Is Traditional Chinese Medicine Use Associated with Worse Patient-reported Outcomes among Chinese American Rheumatology Patients?

Published online

Journal Article

OBJECTIVE: Chinese Americans are a fast-growing immigrant group with more severe rheumatic disease manifestations than whites and often a strong cultural preference for traditional Chinese medicine (TCM). We aimed to examine TCM use patterns and association with patient-reported outcomes (PRO) among Chinese American rheumatology patients. METHODS: Chinese Americans actively treated for systemic rheumatic diseases were recruited from urban Chinatown rheumatology clinics. Data on sociodemographics, acculturation, clinical factors, and TCM use (11 modalities) were gathered. Self-reported health status was assessed using Patient Reported Outcomes Measurement Information System (PROMIS) short forms. TCM users and nonusers were compared. Factors independently associated with TCM use were identified using multivariable logistic regression. RESULTS: Among 230 participants, median age was 57 years (range 20-97), 65% were women, 71% had ≤ high school education, 70% were on Medicaid insurance, 47% lived in the United States for ≥ 20 years, and 22% spoke English fluently. Half used TCM in the past year; these participants had worse self-reported anxiety, depression, fatigue, and ability to participate in social roles and activities compared with nonusers. In multivariable analysis, TCM use was associated with belief in TCM, female sex, ≥ 20 years of US residency, reporting Western medicine as ineffective, and shorter rheumatic disease duration. CONCLUSION: Among these Chinese American rheumatology patients, TCM users had worse PRO in many physical and mental health domains. TCM use may be a proxy for unmet therapeutic needs. Asking about TCM use could help providers identify patients with suboptimal health-related quality of life who may benefit from targeted interventions.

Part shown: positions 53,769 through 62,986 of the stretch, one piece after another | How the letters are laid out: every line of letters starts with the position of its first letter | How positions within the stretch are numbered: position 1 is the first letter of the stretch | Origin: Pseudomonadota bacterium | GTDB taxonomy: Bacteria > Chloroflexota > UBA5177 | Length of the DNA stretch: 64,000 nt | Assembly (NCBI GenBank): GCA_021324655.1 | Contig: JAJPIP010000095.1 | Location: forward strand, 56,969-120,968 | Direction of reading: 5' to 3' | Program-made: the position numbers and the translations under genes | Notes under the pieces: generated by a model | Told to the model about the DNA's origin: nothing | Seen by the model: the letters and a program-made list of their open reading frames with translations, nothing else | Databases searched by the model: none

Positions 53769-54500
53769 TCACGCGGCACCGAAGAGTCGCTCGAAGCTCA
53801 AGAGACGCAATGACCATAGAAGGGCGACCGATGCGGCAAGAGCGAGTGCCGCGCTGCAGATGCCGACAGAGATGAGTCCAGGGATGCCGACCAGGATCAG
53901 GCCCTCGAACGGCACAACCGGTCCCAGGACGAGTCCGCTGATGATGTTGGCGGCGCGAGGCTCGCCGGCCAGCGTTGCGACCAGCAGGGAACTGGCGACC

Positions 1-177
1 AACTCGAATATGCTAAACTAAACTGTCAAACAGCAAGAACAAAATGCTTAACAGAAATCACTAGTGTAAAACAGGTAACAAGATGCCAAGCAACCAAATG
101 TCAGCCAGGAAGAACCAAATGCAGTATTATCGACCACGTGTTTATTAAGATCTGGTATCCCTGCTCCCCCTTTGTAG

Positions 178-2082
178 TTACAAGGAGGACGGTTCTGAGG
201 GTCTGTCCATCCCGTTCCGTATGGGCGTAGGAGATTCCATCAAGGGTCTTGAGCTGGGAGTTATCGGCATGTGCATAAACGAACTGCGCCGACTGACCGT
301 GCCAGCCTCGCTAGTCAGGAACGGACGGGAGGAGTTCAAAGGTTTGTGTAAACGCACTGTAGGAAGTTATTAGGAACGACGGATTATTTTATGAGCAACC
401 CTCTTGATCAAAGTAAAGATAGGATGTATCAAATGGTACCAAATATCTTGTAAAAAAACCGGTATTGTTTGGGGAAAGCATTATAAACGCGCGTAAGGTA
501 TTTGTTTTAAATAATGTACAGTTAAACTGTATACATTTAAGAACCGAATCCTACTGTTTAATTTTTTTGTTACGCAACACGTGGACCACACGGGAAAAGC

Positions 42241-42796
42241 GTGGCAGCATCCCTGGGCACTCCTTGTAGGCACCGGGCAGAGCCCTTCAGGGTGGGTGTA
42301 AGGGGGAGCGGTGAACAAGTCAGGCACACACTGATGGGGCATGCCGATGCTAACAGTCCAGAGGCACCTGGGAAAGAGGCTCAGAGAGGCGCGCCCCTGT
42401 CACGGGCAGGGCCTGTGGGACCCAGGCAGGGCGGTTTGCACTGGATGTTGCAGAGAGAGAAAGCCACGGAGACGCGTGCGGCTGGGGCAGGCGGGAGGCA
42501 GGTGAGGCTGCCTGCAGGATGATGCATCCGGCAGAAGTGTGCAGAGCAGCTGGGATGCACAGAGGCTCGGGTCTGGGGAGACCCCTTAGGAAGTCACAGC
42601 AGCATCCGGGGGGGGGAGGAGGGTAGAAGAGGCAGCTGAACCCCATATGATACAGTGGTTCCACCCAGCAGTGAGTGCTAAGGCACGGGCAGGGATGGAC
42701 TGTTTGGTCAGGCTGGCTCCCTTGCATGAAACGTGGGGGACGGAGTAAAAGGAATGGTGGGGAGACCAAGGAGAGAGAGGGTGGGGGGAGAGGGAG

Full Text

Duke Authors

Cited Authors

  • Sun, K; Szymonifka, J; Tian, H; Chang, Y; Leng, JC; Mandl, LA

Published Date

  • May 1, 2019

Published In

PubMed ID

  • 31043540

Pubmed Central ID

  • 31043540

International Standard Serial Number (ISSN)

  • 0315-162X

Digital Object Identifier (DOI)

  • 10.3899/jrheum.181148

Language

  • eng

Conference Location

  • Canada